Dr Gustavus Aird of Creich (1813-98), a notable Gaelic preacher, was an authority on the ecclesiastical traditions of the northern Highlands. The Rev. George Henderson (1872-1913), minister of Eddrachillis, besides editing the poems of John Morrison, Rodel, and the Memoirs of Evander MacIver, Scourie, published volumes upon The Survivals of Belief among the Celts and The Norse Influence on Celtic Scotland.

Lord Kennedy (Neil John Downie Kennedy, 1854-1918), the first Chairman of the Scottish Land Court, who made notable contributions to Scottish jurisprudence, particularly in regard to land rights, was born at Roschall.

Andrew Carnegie (1837-1919), during the last twenty years of his life, spent the summer and autumn at Skibo, his Scottish residence.

Chief Towns and Villages of Sutherland

(The figures in brackets after the names give the population in 1911, and those at the end of each section are references to pages in the text).

Bettyhill (named after Elizabeth, Countess of Sutherland), is a centre of agriculture and fishing.

Bonar bridge (392), Gaelic Bhannath, "the low ford", founded in 1817 where previously there had been a ferry and ford for cattle. Bonar district is noted for fine scenery and possesses many antiquarian remains.

Brora (572), Norse Bruar-a, "bridge-river", established at the beginning of the seventeenth century as a burgh of barony, and revived a century ago, is now the chief industrial centre in the county. It possesses a wool mill, distillery, brick works, coal mine, quarries, and marine and river fishings. It is also a summer resort, and possesses a good golf course.

Dornoch (741), Gaelic Dorn-achadh, "pebble-field", is the county town, a notable watering-place and fashionable summer resort. St Bar's Church, founded in the eighth century, is no longer extant. A great part of the bishop's palace (probably begun in the thirteenth century, and extended in the fifteenth and early sixteenth centuries) was burnt in 1570. The tower with corner turrets and crow-step gables is still occupied. The Academy was erected in 1912. The Dornoch Grammar School was endowed in 1641, and the burgh had the services of several successful teachers in bygone times, The burgh received its charter in 1629, and its records are complete from 1731. Possessing two excellent golf courses, Dornoch is one of the best known golfing resorts in Scotland. The last execution for witchcraft in Scotland took place at Dornoch in 1722.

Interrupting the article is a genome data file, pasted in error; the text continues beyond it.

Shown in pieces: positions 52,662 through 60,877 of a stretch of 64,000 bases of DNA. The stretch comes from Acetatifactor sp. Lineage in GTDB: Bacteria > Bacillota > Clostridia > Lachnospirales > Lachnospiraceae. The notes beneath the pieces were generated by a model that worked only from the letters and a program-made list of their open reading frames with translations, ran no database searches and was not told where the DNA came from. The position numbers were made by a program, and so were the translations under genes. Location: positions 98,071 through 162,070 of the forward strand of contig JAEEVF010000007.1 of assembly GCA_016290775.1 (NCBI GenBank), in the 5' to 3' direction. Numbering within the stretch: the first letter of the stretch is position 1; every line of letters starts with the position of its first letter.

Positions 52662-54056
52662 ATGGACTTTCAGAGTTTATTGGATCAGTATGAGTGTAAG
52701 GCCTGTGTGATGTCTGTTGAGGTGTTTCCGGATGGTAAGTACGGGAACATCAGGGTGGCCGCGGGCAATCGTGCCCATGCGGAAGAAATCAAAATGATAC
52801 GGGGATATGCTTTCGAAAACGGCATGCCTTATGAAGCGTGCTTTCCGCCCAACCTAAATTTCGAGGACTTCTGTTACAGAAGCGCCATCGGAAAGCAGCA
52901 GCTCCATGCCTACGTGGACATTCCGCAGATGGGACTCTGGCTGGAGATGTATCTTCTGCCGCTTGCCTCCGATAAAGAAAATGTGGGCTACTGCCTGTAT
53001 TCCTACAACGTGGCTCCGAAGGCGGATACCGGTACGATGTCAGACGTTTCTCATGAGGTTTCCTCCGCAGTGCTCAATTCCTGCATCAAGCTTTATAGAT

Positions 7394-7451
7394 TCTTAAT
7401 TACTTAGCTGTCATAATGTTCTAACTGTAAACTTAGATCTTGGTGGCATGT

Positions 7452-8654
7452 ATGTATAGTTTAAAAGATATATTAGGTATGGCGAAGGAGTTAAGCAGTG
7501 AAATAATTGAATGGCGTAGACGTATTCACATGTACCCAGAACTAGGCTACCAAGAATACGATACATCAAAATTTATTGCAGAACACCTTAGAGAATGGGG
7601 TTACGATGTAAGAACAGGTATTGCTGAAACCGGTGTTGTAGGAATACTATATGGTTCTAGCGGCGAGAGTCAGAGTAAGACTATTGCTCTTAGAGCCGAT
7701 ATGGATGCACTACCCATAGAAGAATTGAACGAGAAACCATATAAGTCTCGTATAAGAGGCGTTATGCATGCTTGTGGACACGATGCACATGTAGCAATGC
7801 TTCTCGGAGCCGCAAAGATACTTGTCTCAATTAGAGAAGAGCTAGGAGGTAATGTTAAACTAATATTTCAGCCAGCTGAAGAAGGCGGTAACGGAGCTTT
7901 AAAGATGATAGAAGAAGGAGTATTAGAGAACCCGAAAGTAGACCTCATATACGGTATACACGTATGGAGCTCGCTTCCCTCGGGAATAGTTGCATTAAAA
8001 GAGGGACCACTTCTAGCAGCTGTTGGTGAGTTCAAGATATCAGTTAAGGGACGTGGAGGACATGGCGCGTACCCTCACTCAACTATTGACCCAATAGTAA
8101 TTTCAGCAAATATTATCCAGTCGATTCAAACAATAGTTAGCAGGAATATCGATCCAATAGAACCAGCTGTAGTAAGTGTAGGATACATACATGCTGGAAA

Durness, Norse Dyranes, "wild-animal headland", at one time the hunting-seat of the bishops of Caithness, and later of the Lords of Reay, possesses fine surroundings. A mile east of Durness is the cave of Smoo, 110 feet wide and 53 feet high at its mouth, and penetrating into the limestone a distance of 450 feet.

Embo (588), (about 1230), Ethenboll, in Gaelic Eireabol, was founded about 1820 and is the most populous fishing community in the county. Situated at the innermost shore of the Moray Firth, Embo adjoins valuable fishings, but greatly needs improved harbour accommodation. Its inhabitants, mainly Celtic, retain some of the older Celtic customs.

Golspie (1046), Norse Gols-by, the most populous village in the county, is in a richly wooded country. Near it is Beinn-a-Bhragie, on which is a monument to the first Duke of Sutherland. Dunrobin Museum contains a representative collection of the antiquities of the north of Scotland.

Helmsdale (7S2), Norse Hjalmunds-dalr, with the best harbour on the east coast of Sutherland, was long an important centre of the fishing industry.

Kinlochbervie, Gaelic Cean-loch, "head of loch", Norse Bergje "rocky", on the north shore of Loch Inchard, with striking rock and headland scenery.

Lairg (336), Gaelic Lairg, "the pass", a growing village, is the centre for Lochinver, Scourie, Durness, and Tongue. There is here a handsome memorial to the late Sir James Matheson. The antiquarian monuments of the district are numerous.

Lochinver (165), Gaelic Loch-an-inbhir, "river mouth", possesses a good harbour, and is the centre of magnificent mountain scenery and excellent fishings.

Melvich, Norse Mel-vik, "sand-bay," and Portskerra, Gaelic Port, "harbour", Norse Sker-je, "skerry", industrious fishing villages.

Rogart (about 150), Gaelic Raord, situated in romantic surroundings, is growing in popularity as a health resort.

Scourie (77), Norse Sker-je, "skerry", the centre of extensive loch fishings.